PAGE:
Anyway, I think my son and his lady are going to get married. I asked them, and all I got was stifled giggles. I must admit that they are a very cute couple, and she’s done a good job of making him over. (My thought is, I taught him all this stuff years ago, but now with positive reinforcement, it’s coming out.) They have only been together for about nine months, and I wish they would wait until they’ve known each other for a couple of years. Right now, they’re in the honeymoon stage, and I’ve been in that stage myself at least a dozen times. Most of the time, the glow dims with time. Then we had a serious discussion about the gravy train making its final stop. In about a year, he’s going to have to have a concrete plan for the next couple of years. Is it going to be graduate school? Is he going to get a full time job somewhere? Perhaps a teaching certificate so he can at least teach K-12?

Young Mr. Demonic has a college fund that he knows about that we’ve not had to use…yet. We’ve been blessed to have enough discretionary income to fund his junket into higher education, and we’ve been holding onto it in case he needs it for graduate school. I wouldn’t mind giving him the money for the down payment on his little house here, but for now, looking at houses is a pipe dream.

As I did when he was younger and now with Mini-Ms-Demonic, I told him to write out a concrete plan as to how he will make this work. I can’t wait to read it.

After that, I dropped them at his house and was too tired to do anything, so I fell into a very deep sleep.

Every Action Has an Equal and Opposite Reaction

I’m not much of a scientist, but I did come away from my high school years with Newton’s third law burned into my brain. Yes, even though I probably didn’t pay much attention, even though I sneaked out of school too many times to recount; even though I smoked pot a bit, I did retain some grains of knowledge.

Lucky me! When you’re a parent, some of this scientific stuff comes in handy.

My daughter is 17, and her boyfriend is one year younger. Both are seniors in high school and are currently looking forward to going to college next fall. I like my daughter’s boyfriend. He’s quiet and doesn’t say much, but he’s polite to us and seems to be very kind and loving towards her. Although we’ve only known him for six months and she has some minor flaws, like being a slob and sometimes getting lippy, there’s nothing in a major way wrong with either one of them. They’re both basically good kids. We could have kids that are much worse.

The Daughter’s Boyfriend’s Parents, on the other hand, do not like either one of them, and especially don’t like them being together. I have to admit that my daughter is a cute, young thing, who often dresses in provocative clothing and (I think) wears too much make-up. The DBPs also thinks that she’s a snobby rich girl. We are by no means “rich”; we live in a modest suburb in a better-than-average home, but it’s not a mansion. In the past, my daughter has had wealthy friends who have jetted to the Rose Bowl one week and were off to France the next, but normally speaking, my husband and I don’t travel in circles like this. We own two businesses and are hard-working people.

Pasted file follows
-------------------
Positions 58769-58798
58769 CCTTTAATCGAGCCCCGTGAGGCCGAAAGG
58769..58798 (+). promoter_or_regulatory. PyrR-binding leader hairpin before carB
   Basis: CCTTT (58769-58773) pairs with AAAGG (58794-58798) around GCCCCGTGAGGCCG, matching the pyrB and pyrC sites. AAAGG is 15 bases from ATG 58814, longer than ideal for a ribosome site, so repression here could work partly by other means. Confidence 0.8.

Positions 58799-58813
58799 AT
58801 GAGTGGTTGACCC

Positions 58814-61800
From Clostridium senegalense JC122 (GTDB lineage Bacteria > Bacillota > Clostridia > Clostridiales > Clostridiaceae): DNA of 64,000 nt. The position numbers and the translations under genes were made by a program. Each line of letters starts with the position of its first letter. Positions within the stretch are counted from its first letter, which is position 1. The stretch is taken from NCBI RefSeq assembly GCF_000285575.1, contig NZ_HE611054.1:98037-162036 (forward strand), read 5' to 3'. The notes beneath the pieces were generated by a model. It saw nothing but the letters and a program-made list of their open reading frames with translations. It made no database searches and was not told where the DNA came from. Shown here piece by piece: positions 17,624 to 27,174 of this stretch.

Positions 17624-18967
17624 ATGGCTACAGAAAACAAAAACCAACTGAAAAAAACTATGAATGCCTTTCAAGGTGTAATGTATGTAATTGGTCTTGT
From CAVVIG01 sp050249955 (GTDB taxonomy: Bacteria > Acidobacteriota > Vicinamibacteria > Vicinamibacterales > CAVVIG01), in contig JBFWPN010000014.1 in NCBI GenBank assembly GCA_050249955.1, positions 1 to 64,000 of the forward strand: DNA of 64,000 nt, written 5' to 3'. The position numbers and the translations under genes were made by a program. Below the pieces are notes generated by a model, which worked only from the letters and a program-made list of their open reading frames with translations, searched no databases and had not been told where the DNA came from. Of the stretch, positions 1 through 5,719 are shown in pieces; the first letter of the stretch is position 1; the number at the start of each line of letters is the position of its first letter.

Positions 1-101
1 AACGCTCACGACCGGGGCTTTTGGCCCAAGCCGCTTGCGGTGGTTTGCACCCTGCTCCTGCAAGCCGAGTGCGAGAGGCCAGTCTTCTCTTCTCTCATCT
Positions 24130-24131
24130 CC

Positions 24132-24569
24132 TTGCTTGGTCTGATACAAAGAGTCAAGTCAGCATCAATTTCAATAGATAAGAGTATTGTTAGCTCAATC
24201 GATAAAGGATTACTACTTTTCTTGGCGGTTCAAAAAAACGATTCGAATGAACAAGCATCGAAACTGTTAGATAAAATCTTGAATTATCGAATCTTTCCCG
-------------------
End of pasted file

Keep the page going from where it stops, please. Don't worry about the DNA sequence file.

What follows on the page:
The DBP are quite vocal about not approving of the relationship. The mother has held the fact over the Boyfriend’s head that he’ll still be a minor child when he goes to college in the fall, and thus wants him to study in a local college and commute back and forth to school. He wants to go somewhere where he can live in a dorm and be independent, but she won’t pay his way through school if he leaves, and technically, he can’t leave. Since he’s a minor, he also can’t apply for a student loan on his own.
My daughter is equally adamant about leaving the state, and she doesn’t care if the Boyfriend follows her or not. She likes him a lot, but she has dreams. Besides, she figures if he can stick it out for a year here, when he does turn 18, he’ll be free to go where he wants.

The disapproval of the DBP, I think, is a grave mistake on their part. The more they push the Boyfriend in one direction, the more he will pull in the other, with the same amount of force. My husband and I are smart enough to figure that this is young love and both of them may find many, many other loves before they settle down. That is why neither of us are pushing. If we did, we might find that the combined pressure from two sets of parents would make ourselves grandparents.

Newton’s Third Law has a way of biting you right on the ass if you don’t give it the respect it’s due.